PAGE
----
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Sparlin v. State Farm Lloyds

United States District Court, W.D. Texas, Austin Division

March 27, 2018

JEANNE SPARLIN, Plaintiff,
v.
STATE FARM LLOYDS and DALE MAREK, Defendants.

          ORDER

          SAM SPARKS UNITED STATES DISTRICT JUDGE

         BE IT REMEMBERED on this day the Court reviewed the file in the above-styled cause, and specifically Plaintiff Jeanne Sparlin's Motion to Remand [#11] and Defendants State Farm Lloyds (State Farm) and Dale Marek (collectively Defendants)' Response [#12] in opposition. Having considered the documents, the governing law, and the case file as a whole, the Court now enters the following opinion and orders.

         Background

         Plaintiff is a Texas citizen and the named insured on two insurance policies issued by State Farm (the Policies). Removal Notice [#1-3] Ex. A (Pet.) ¶ 9. The Policies cover Plaintiffs real properties located at 619 Luther Dr. and 615 Luther Dr. Georgetown, Texas (the Properties). Id. ¶ 10. State Farm is an unincorporated association whose underwriters are all citizens of the State of Illinois. Removal Notice[ #1] ¶ 5. Mr. Marek, a citizen of Texas, is an insurance adjuster. Id. ¶ 6.

         On December 27, 2015, a hail and wind storm allegedly caused damage to the Properties. Pet. ¶ 11. Plaintiff submitted a claim to State Farm for the damage, which included replacement of a roof. Id. ¶ 12. State Farm assigned Mr. Marek to adjust the claim, and Mr. Marek inspected the Properties and adjusted Plaintiffs claim on State Farm's behalf. Id. ¶ 13.

         On August 22, 2017, Plaintiff filed suit in Texas state court. Removal Notice ¶2. Plaintiff alleges Mr. Marek violated Texas Insurance Code § 541.060 when he improperly evaluated the Properties, failed to include the true cost of repairing the Properties in his adjustment, used his own statements about the non-severity of damage to the Properties as a basis for denying coverage, and failed to provide an adequate explanation for the compensation Plaintiff received. Pet. at ¶¶ 33-36. In addition, Plaintiff alleges State Farm failed to review the adjustment and improperly denied coverage for the full extent of the Property's damages. Id. ¶¶ 16-28. As a result, Plaintiff contends State Farm wrongfully denied his claim, breached the insurance contract, violated multiple sections of the Texas Insurance Code, and breached its duty of good faith and fair dealing. Id. ¶¶ 42-53.

         State Farm removed the case to this Court, arguing the Court possesses diversity jurisdiction. According to State Farm, Mr. Marek was improperly joined because Plaintiff failed to state a reasonable basis for recovering against Mr. Marek. Plaintiff filed a motion for remand, which is ripe for a decision.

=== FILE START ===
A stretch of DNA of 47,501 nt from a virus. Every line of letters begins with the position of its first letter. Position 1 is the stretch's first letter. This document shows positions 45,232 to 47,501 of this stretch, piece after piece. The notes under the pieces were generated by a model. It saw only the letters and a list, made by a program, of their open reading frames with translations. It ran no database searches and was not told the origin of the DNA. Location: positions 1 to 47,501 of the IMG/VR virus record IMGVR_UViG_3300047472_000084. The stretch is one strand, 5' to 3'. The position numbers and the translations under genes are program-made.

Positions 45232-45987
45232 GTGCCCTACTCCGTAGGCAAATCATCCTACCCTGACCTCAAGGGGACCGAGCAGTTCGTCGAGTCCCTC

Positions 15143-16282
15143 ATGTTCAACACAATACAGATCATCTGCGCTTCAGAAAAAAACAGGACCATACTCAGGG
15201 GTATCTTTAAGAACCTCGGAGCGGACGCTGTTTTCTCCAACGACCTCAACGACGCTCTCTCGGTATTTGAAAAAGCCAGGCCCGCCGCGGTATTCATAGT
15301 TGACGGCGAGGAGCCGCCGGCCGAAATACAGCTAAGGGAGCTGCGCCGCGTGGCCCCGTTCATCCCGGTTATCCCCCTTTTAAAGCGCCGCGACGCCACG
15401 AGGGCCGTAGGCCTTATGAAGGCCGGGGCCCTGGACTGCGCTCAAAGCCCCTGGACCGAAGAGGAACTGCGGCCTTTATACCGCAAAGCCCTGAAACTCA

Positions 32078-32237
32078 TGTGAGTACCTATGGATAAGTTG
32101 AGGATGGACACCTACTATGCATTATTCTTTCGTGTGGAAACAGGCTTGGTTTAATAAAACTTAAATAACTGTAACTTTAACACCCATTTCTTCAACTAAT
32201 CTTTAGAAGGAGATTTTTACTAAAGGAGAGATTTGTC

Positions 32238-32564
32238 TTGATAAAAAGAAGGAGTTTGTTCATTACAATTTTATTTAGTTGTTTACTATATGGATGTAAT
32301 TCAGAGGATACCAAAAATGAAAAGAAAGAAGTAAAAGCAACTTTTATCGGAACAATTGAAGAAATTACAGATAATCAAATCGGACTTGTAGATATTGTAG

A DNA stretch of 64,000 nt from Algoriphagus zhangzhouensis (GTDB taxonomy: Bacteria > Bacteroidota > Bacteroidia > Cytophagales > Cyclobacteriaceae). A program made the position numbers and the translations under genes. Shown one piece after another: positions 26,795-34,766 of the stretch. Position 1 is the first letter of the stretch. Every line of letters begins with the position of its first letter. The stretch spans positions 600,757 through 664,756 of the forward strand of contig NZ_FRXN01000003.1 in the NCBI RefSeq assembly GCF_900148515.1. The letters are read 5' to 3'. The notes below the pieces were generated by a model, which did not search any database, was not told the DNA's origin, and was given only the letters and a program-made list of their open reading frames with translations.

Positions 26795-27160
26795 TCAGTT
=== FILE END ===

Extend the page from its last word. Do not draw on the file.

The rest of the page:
Analysis

         I. Legal Standard

         "[T]he burden of establishing federal jurisdiction is placed upon the party seeking removal." Willy v. Coastal Corp., 855 F.2d 1160, 1164 (5th Cir. 1988). Moreover, because removal jurisdiction raises significant federalism concerns, courts must strictly construe removal jurisdiction. Id. Any doubts or ambiguities regarding the propriety of removal are construed against removal and in favor of remand to the state court. Manguno v. Prudential Prop. & Cas. Ins. Co., 276 F.3d 720, 723 (5th Cir. 2002). Here, State Farm invoked federal court diversity jurisdiction under 28 U.S.C. § 1332(a). District courts have diversity jurisdiction over civil actions between citizens of different states when the amount in controversy exceeds $75, 000.00. 28 U.S.C. § 1332(a). Section 1332 requires "complete diversity"-that is, the citizenship of every plaintiff must be different from that of every defendant. Caterpillar Inc. v. Lewis, 519U.S. 61, 68 (1996). Parties upon whose citizenship diversity jurisdiction is grounded must be real and substantial parties to the controversy. Navarro Sav. Ass 'n v. Lee, 446 U.S. 458, 460-61 (1980). Thus, the Court must "disregard nominal or formal parties and rest jurisdiction only upon the citizenship of the real parties to the controversy." Id.; see also AmericoldRealty Tr. v. Conagra Foods, Inc., 136 S.Ct. 1012 (2016).

         II. Application

         The parties dispute whether Mr. Marek, who is a nondiverse defendant, is properly joined. If Mr. Marek is improperly joined, then this Court has subject matter jurisdiction.

         A nondiverse defendant is improperly joined if "(1) the plaintiff has stated a claim against a diverse defendant that he fraudulently alleges is nondiverse, or (2) the plaintiff has not stated a claim against a defendant that he properly alleges is nondiverse." Int'l Energy Ventures Mgmt, L.L.C. v. United Energy Grp., Ltd., 818 F.3d 193, 199 (5th Cir. 2016) (emphasis in original). Because it is undisputed Mr. Marek is nondiverse, only the latter option is relevant. See id.

         When deciding whether a nondiverse defendant has been improperly joined because the plaintiff failed to state a claim against him, the court may conduct a Rule 12(b)(6)-type analysis. Int 7 Energy Ventures Mgmt., L.L.C v. United Energy Grp., Ltd.,818 F.3d 193, 200 (5th Cir. 2016). "To pass muster under Rule 12(b)(6), [a] complaint must have contained enough facts to state a claim to relief that is plausible on its face." Id. (citations and internal quotation marks omitted) (alternation in original). In deciding a motion to dismiss under Rule 12(b)(6), a court generally accepts as true all factual allegations contained within the complaint. Leatherman v. Tarrant Narcotics Intelligence & Coordination Unit,507 U.S. 163, 164 (1993). However, a court is not bound to accept legal conclusions couched as factual allegations. Papasan v. Allain,478 U.S. 265, 286 (1986). Although all ...


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